Geography of Taos County, New Mexico

Geography of Taos County, New Mexico

Taos County is a captivating and culturally rich county located in the northern part of the state of New Mexico, United States. Known for its stunning natural beauty, rich history, and vibrant arts scene, Taos County is a destination that attracts visitors from around the world. Covering an area of approximately 2,204 square miles, Taos County offers a diverse landscape that includes mountains, valleys, rivers, and mesas.

Location and Borders

According to Lawfaqs, Taos County is situated in the north-central part of New Mexico, bordered by the counties of Rio Arriba to the west, Mora to the east, Colfax to the south, and the state of Colorado to the north. The county seat is the town of Taos, which is also the largest town in the county and a cultural hub for the region.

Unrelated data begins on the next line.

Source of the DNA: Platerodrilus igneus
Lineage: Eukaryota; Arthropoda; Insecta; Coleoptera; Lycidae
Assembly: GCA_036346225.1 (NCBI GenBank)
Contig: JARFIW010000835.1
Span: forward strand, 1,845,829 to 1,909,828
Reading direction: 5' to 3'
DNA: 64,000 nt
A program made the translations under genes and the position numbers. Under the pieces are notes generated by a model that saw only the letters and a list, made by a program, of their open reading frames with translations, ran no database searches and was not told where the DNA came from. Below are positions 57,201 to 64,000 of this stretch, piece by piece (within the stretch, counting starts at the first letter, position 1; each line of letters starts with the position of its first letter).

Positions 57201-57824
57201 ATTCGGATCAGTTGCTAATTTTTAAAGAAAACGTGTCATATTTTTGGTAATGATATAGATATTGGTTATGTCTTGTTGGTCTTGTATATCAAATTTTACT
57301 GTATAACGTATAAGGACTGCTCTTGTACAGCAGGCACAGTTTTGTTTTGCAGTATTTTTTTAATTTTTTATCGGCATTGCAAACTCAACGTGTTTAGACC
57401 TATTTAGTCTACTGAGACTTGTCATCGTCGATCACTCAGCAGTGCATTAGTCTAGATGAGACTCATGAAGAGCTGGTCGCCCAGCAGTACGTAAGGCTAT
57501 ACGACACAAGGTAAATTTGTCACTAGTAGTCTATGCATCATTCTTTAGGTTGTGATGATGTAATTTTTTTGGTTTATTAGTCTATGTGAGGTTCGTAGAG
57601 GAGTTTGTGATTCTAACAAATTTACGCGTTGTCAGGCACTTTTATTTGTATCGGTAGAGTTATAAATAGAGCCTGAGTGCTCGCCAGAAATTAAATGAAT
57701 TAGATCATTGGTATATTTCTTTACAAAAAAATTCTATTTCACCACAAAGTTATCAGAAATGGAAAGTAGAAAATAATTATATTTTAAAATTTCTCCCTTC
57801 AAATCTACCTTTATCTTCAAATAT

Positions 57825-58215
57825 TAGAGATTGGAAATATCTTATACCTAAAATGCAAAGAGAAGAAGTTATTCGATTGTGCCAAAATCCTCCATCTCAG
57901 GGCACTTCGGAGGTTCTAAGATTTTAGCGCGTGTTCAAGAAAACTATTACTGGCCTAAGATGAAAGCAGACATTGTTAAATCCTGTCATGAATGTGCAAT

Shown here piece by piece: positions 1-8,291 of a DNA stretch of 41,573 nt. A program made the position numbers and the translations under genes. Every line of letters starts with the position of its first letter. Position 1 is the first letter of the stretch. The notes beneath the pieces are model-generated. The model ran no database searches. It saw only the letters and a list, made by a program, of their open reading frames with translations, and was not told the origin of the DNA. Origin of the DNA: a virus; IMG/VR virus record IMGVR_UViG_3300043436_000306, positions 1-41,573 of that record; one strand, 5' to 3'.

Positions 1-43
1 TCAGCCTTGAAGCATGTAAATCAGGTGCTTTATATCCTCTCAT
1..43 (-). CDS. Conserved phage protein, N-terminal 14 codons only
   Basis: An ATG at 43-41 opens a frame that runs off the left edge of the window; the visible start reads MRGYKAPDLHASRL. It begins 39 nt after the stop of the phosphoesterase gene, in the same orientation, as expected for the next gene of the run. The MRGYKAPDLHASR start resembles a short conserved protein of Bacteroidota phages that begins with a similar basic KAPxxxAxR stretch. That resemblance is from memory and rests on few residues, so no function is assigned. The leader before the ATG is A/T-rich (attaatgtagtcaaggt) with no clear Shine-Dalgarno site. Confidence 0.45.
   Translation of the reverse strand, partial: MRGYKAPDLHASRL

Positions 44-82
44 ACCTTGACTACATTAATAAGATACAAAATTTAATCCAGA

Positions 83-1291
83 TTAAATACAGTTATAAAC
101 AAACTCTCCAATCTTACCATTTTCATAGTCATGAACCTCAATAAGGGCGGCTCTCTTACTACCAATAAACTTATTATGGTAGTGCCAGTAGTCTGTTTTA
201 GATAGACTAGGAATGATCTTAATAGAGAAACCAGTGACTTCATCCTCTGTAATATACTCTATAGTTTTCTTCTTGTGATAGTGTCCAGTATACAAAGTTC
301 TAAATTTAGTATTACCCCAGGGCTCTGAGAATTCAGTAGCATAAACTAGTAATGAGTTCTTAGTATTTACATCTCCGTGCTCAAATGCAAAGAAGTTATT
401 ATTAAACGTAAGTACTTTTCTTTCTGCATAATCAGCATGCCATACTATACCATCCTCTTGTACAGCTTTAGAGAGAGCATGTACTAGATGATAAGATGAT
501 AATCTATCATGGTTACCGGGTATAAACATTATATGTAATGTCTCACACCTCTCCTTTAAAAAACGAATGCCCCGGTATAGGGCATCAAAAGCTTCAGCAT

Topography and Terrain

The topography of Taos County is characterized by its rugged mountains, high desert plains, and deep river valleys. The county lies within the southern Rocky Mountains and encompasses parts of the Sangre de Cristo Mountains and the Carson National Forest.

The eastern part of Taos County features high desert terrain, with mesas and plateaus punctuated by deep canyons carved by rivers such as the Rio Grande and the Rio Pueblo de Taos. The western part of the county is more mountainous, with peaks rising to elevations of over 13,000 feet (3,962 meters) above sea level. Wheeler Peak, the highest point in New Mexico, is located in the Sangre de Cristo Mountains and offers breathtaking views of the surrounding landscape.